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Microbial effects on biofilm calcification, ambient water chemistry and stable isotope records in a highly supersaturated setting (Westerhofer Bach, Germany)

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Bissett,  A.
Permanent Research Group Microsensor, Max Planck Institute for Marine Microbiology, Max Planck Society;

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de Beer,  D.
Permanent Research Group Microsensor, Max Planck Institute for Marine Microbiology, Max Planck Society;

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Citation

Shiraishi, F., Reimer, A., Bissett, A., de Beer, D., & Arp, G. (2008). Microbial effects on biofilm calcification, ambient water chemistry and stable isotope records in a highly supersaturated setting (Westerhofer Bach, Germany). Palaeogeography, Palaeoclimatology, Palaeoecology, 262(1-2), 91-106.


Cite as: http://hdl.handle.net/21.11116/0000-0001-CD78-2
Abstract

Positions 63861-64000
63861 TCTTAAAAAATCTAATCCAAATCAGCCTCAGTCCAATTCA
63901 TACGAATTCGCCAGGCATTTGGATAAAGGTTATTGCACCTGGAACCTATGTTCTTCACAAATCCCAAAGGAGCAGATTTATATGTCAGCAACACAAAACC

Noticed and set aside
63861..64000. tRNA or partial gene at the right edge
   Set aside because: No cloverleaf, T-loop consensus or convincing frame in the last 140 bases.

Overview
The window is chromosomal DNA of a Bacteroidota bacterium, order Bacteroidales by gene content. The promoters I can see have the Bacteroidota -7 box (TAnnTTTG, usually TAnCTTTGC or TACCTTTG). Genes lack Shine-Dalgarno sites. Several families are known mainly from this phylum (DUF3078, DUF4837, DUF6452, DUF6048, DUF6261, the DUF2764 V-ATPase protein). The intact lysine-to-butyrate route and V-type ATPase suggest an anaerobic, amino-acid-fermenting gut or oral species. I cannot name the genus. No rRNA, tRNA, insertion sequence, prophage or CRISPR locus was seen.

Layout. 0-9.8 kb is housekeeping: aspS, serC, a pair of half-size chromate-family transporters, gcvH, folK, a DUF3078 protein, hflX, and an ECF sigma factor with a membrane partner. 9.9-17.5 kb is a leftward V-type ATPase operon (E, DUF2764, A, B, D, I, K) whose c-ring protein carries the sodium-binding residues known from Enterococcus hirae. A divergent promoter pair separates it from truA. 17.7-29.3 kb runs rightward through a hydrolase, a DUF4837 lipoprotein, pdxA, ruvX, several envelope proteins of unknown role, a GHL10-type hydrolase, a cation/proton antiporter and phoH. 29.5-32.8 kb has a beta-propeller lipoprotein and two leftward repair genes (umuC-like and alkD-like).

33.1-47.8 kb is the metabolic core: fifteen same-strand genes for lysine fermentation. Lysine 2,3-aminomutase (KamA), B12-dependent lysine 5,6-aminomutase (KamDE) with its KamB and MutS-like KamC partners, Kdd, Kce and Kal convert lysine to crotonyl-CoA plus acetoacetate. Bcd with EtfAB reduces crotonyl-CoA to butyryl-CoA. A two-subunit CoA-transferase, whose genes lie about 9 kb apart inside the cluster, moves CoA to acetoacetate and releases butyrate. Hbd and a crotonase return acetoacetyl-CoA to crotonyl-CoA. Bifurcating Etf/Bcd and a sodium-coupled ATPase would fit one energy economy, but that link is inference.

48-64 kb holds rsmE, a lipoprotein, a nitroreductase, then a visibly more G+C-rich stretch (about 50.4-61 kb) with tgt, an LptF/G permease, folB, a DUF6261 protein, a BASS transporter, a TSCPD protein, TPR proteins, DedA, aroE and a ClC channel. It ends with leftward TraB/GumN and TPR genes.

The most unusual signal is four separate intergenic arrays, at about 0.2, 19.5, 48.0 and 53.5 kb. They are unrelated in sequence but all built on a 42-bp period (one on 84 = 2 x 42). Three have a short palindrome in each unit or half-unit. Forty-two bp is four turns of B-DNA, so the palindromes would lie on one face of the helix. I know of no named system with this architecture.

Cyanobacteria-dominated biofilms in a CO2-degassing karst-water creek (Westerhöfer Bach, Germany) were investigated with regard to the effects of microbial activity on CaCO3 precipitation, water chemistry of micro- and macroenvironments, stable isotopic records, and tufa fabric formation. Ex situ microelectrode measurements of pH, O2, Ca2+ and CO32− revealed that annually laminated calcified biofilms composed mainly of filamentous cyanobacteria (tufa stromatolites) strongly induced CaCO3 precipitation by photosynthesis under illumination, but inhibited precipitation by respiration in the dark. In contrast, endolithic cyanobacterial biofilms and mosses did not cause photosynthesis-induced precipitation under experimental conditions. No spontaneous precipitation occurred on bare limestone substrates, despite high calcite supersaturation of the ambient water. Mass balance calculations suggest that biofilm photosynthesis was responsible for 10–20% of Ca2+ loss in the creek, while the remaining Ca2+ loss derived from physicochemical precipitation on branches, leaves and as fine-grained calcite particles. Neither analysis of bulk water chemistry nor oxygen nor carbon stable isotopic records of the tufa stromatolites confirmed photosynthetic effects, despite the evident photosynthesis-induced calcite precipitation. Oxygen stable isotopic values reflected seasonal changes in water temperature, and carbon stable isotope values probably recorded carbon isotopic composition of dissolved inorganic carbon in the creek water. Annual lamination and fabric formation of the tufa stromatolites is suggested to vary with photosynthesis-induced calcite precipitation rates that are affected by temperature dependency of diffusion coefficients. Photosynthesis-induced precipitation resulted in encrusted cyanobacterial sheaths, reflecting syntaxial overgrowth of microcrystalline cyanobacterial tubes by microspar, instead of microcrystalline sheath impregnation, which was previously suggested as an indicator of photosynthesis-induced precipitation. Therefore, sheath impregnation or encrustation by CaCO3 cannot be used to distinguish photosynthesis-induced from physicochemically-induced CaCO3 precipitation.